So, two more people with no particular tie to the public education system are joining the body that oversees the public education system.

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More on the motto: true to Vermont’s heritage

(Note: See also this follow-up post on the motto’s approval by a Senate committee.)

Of all the stuff I’ve written about Vermont politics and policy on this blog and earlier on Green Mountain Daily, the single-most-read piece I’ve ever posted was last week’s post about the proposed addition of a Latin state motto. So I thought I’d add some historical information for those still skeptical about the idea.

For those just joining us, Sen. Joe Benning has sponsored a bill designating a new Latin motto — not to displace “Freedom and Unity,” but to exist side-by-side. He did so at the behest of Angela Kubicke, a ninth-grade student at The Riverside School in Lyndonville*, who is apparently way smarter than I was in the ninth grade. Or certainly more dedicated and focused.

*Correction: Kubicke was an eighth-grader at Riverside when she first approached Sen. Benning; she is now a first-year student at St. Johnsbury Academy, and is also a member of the Latin Club at the Lyndon Institute. Credit where credit’s due. 

The motto, Stella Quarta Decima Fulgeat, is translated as “May the Fourteenth Star Shine Bright.” It’s a nod to Vermont’s status as the 14th state to join the Union — hence, the 14th star on the flag. My original post had to do with ignorant Facebook commenters who confused Latin with Latin America — basically telling Joe and Angela to take their motto and go back to Mexico.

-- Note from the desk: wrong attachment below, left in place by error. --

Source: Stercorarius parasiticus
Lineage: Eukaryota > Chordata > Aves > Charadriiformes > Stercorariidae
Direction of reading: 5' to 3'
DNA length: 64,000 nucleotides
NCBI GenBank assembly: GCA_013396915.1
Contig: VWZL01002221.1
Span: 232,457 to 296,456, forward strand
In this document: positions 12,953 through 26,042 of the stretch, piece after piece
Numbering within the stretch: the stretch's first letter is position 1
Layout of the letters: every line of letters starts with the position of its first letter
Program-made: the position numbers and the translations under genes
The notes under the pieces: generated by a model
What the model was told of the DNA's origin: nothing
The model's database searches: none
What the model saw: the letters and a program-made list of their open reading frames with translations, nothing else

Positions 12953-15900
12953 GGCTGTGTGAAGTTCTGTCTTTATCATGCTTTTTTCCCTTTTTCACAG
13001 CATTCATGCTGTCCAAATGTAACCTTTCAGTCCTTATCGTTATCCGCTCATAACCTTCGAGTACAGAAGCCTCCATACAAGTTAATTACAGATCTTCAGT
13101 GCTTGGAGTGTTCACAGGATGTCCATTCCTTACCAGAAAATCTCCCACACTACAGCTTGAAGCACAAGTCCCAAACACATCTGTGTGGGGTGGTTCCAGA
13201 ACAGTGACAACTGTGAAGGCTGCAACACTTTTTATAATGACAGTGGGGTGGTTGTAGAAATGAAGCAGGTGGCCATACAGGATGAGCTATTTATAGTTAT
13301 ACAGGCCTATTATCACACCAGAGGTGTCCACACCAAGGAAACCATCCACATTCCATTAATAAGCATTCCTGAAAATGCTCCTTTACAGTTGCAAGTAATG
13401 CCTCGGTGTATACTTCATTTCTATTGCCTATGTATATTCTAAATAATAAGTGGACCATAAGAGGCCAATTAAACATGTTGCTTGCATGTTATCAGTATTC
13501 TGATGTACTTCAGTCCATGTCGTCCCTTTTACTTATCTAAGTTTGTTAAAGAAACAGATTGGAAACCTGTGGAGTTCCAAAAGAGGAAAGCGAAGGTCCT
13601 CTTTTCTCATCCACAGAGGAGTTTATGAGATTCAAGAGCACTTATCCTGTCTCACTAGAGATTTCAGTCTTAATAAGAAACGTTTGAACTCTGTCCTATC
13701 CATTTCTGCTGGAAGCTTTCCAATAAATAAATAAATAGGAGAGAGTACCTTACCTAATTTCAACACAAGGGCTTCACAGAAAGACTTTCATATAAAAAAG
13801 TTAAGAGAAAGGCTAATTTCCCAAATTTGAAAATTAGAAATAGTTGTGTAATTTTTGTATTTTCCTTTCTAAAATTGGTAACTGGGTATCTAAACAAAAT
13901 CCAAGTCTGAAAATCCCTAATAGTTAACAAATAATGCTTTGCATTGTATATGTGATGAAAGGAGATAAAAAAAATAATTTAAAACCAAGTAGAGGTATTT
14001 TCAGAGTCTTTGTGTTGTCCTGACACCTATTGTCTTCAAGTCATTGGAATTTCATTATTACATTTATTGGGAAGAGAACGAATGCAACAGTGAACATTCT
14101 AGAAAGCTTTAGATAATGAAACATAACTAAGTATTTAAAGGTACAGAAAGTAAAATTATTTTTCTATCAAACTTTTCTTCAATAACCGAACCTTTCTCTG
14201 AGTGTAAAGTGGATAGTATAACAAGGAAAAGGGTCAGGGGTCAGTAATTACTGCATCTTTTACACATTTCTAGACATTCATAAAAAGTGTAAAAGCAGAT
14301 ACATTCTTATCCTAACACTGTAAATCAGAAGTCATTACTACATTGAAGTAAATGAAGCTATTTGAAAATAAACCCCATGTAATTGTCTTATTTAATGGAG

There were also plenty of comments accusing the Senator of wasting time on such nonsense — when, in fact, bills like this take up very little of anyone’s time. In the opening weeks of the session, most of the work takes place in committees; and while other committees are debating taxes, budget, education, environment, etc., one single committee will spend probably a few minutes on this issue. The entire Senate does not grind to a halt over stuff like this.

There was also a third class of ignorant comments, saying we should stick with our heritage and not drag in some newfangled foreign motto.

StellaQuartaDecimaBut in fact, Stella Quarta Decima Fulgeat is a direct tribute to Vermont’s early status as an independent republic. During that time, it was pretty clear that Vermont would eventually join the United States, and the monicker “14th Star” was commonly used. In 1786, the government authorized the minting of Vermont coins; the phrase Stella Quarta Decima was included on the “tails” side of Vermont’s first coin.

So the motto is not new at all; it’s a reflection of Vermont’s early history. As is the use of Latin.

The next step in the odyssey of Stella Quarta Decima Fulgeat will take place at 2 pm on Wednesday, February 11, when Angela Kubicke will testify before the Senate Government Operations Committee.  “I suspect she will make a very good impression,” said Sen. Benning in a comment to my previous posting. “I am also willing to lay odds that the tripartisan membership of that committee will vote unanimously in support of the bill, if for no other reason than to demonstrate that legislators still care about the Classics and Vermont’s heritage.”

What started out as a small civics lesson for a single student may well become a big lesson in history — and open-mindedness — for all of us.